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Fascinating Facts About the Colorful Black-backed Barbet

Birds are fascinating creatures that come in different shapes, sizes, and colors. They inhabit various parts of the world, making them one of the most diverse groups of animals.

In this article, we will explore one particular species of bird, the Black-backed Barbet (Lybius minor) which is known for its unique plumage and interesting behavior.


Field Identification

The Black-backed Barbet is a relatively small bird, measuring about 16cm in length, with a robust body and a prominent beak. It has a distinctive black back and head, with a yellow belly and bright red markings around its eyes.

Its wings are greenish-brown, and it has a short and square tail. The female has a slightly duller coloration than the male, but both sexes share similar characteristics.

Similar Species

There are several similar species to the Black-backed Barbet, including the Red-fronted Barbet, the D’Arnaud’s Barbet, and the Spot-flanked Barbet. However, the black back and head, along with the yellow belly, set the Black-backed Barbet apart from other species.


The Black-backed Barbet has only one plumage, and its distinctive coloration is consistent throughout the year. Its black back and head serve as useful camouflage when foraging in trees, while the bright red skin around its eyes helps to attract mates.


Like many other bird species, the Black-backed Barbet undergoes an annual molt, which is a process of shedding old feathers and growing new ones. During the molt, it may appear scruffy and unkempt, and its feathers may become duller.

However, its distinctive black and yellow coloring remains unchanged.


The Black-backed Barbet is commonly found in Africa, where it resides in woodlands, savannas, and scrublands. It is a social bird that often forms pairs or small groups.

It feeds on fruits, seeds, and insects, which it catches with its sharp beak. The Black-backed Barbet is known for its unique behavior of “walling up” its nest.

During the breeding season, the pair excavates a hole in a tree trunk or a thick branch. The hole is then “walled up” with a mixture of mud, plant fibers, and bird droppings.

This wall helps to protect the eggs and chicks from predators and harsh weather. The Black-backed Barbet usually lays a clutch of two to four eggs, which it incubates for 14 to 16 days.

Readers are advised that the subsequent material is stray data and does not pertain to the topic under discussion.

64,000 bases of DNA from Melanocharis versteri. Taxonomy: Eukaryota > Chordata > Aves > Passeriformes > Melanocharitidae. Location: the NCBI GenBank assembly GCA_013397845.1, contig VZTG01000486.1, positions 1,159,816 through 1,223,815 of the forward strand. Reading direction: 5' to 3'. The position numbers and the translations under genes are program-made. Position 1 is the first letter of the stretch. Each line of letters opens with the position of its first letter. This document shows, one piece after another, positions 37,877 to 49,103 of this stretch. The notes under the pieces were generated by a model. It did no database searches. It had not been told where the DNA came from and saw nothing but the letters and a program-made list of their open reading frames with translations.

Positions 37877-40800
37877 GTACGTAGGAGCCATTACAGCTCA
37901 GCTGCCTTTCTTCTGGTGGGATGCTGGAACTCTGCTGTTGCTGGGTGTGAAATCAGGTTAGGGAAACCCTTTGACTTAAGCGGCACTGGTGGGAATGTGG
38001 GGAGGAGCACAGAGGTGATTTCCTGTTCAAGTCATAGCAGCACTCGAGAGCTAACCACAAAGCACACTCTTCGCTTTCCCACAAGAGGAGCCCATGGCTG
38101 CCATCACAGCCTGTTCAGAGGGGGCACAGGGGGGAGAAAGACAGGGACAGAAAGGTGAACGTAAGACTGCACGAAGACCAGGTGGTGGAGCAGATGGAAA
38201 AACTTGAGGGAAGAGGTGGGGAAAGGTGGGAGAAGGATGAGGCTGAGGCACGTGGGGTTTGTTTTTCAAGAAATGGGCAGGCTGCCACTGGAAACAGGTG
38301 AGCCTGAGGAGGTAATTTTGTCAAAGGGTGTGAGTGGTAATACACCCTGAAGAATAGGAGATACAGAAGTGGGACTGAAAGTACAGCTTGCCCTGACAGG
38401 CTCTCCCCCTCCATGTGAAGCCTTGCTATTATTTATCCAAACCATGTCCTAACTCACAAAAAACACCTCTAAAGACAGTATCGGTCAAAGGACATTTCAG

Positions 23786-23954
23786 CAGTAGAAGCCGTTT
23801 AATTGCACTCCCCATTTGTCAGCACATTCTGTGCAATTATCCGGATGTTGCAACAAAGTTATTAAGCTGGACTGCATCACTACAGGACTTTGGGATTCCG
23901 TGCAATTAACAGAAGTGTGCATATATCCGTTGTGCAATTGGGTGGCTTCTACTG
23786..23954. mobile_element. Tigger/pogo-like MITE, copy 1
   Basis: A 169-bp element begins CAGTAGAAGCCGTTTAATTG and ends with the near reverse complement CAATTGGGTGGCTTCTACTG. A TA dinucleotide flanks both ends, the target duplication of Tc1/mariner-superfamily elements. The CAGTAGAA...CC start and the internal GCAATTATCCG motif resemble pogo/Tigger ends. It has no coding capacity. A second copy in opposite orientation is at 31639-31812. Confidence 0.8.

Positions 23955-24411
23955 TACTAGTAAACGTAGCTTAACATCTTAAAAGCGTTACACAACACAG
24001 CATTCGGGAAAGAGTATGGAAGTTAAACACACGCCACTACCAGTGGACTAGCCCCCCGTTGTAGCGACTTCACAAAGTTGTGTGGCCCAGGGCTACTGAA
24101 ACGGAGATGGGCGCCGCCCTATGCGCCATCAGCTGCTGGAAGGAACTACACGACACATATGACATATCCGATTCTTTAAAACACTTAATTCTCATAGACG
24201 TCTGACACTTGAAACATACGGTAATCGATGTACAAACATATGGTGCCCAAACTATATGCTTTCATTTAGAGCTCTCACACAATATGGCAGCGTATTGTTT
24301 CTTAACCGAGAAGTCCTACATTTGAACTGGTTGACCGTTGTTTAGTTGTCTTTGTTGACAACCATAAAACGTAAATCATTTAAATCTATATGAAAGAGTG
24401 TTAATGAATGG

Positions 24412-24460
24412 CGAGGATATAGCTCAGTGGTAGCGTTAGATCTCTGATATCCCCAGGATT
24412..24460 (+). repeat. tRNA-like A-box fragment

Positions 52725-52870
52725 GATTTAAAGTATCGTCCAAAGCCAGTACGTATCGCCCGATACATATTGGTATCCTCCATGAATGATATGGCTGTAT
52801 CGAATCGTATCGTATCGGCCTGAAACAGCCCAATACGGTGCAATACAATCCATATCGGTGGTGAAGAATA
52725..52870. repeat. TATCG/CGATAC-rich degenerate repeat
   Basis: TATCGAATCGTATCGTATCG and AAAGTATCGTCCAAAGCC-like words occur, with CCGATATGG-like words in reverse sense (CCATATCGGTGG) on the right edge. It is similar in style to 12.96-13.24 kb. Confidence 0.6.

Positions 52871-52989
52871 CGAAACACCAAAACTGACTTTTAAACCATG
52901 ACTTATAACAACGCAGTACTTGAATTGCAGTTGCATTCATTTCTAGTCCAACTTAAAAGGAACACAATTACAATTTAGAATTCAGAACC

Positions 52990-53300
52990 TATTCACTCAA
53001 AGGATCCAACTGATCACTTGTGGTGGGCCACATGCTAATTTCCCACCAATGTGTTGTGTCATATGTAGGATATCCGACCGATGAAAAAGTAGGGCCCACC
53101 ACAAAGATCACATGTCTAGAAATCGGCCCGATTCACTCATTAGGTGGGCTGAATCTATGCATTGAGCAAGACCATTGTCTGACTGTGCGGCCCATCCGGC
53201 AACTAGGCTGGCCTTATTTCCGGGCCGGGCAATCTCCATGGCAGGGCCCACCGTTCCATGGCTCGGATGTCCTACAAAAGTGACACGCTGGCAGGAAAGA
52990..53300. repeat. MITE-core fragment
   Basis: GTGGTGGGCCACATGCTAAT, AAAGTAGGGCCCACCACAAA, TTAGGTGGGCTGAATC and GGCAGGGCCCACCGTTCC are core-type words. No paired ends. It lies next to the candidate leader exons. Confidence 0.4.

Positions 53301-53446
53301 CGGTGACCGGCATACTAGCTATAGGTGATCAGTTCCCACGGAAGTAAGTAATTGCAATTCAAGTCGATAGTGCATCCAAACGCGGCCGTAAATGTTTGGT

The Black-backed Barbet is a fascinating bird species with unique characteristics that set it apart from other birds. Its distinctive black and yellow coloration, along with its interesting behavior of “walling up” its nest, make it an exciting species to observe and study.

By knowing more about this species, we can better appreciate the diversity of the avian world and the importance of conserving their habitats.

Systematics History

The Black-backed Barbet belongs to the family Lybiidae, which includes about 40 species of African barbets. The family is closely related to the toucans and the honeyguides, and together, they form the order Piciformes.

The Black-backed Barbet was first described by the French ornithologist Francois Le Vaillant in 1805.

Geographic Variation

The Black-backed Barbet has a wide distribution across sub-Saharan Africa, from Senegal to Ethiopia, and south to Angola and South Africa. It is a resident bird that inhabits a variety of habitats, including woodlands, savannas, and scrublands.

The species exhibits significant geographic variation in its plumage, which has led to the recognition of several subspecies.


There are currently eight recognized subspecies of the Black-backed Barbet:

1. Lybius minor indicus


Lybius minor tenellus

3. Lybius minor obscurus


Lybius minor sundevalli

5. Lybius minor elgonensis


Lybius minor damarensis

7. Lybius minor umbellatus


Lybius minor minor

Some taxonomic authorities recognize nine subspecies, with L. m.

emini being treated as a distinct species, the Grey-throated Barbet (Lybius emini). However, the species’ taxonomy is still subject to revision.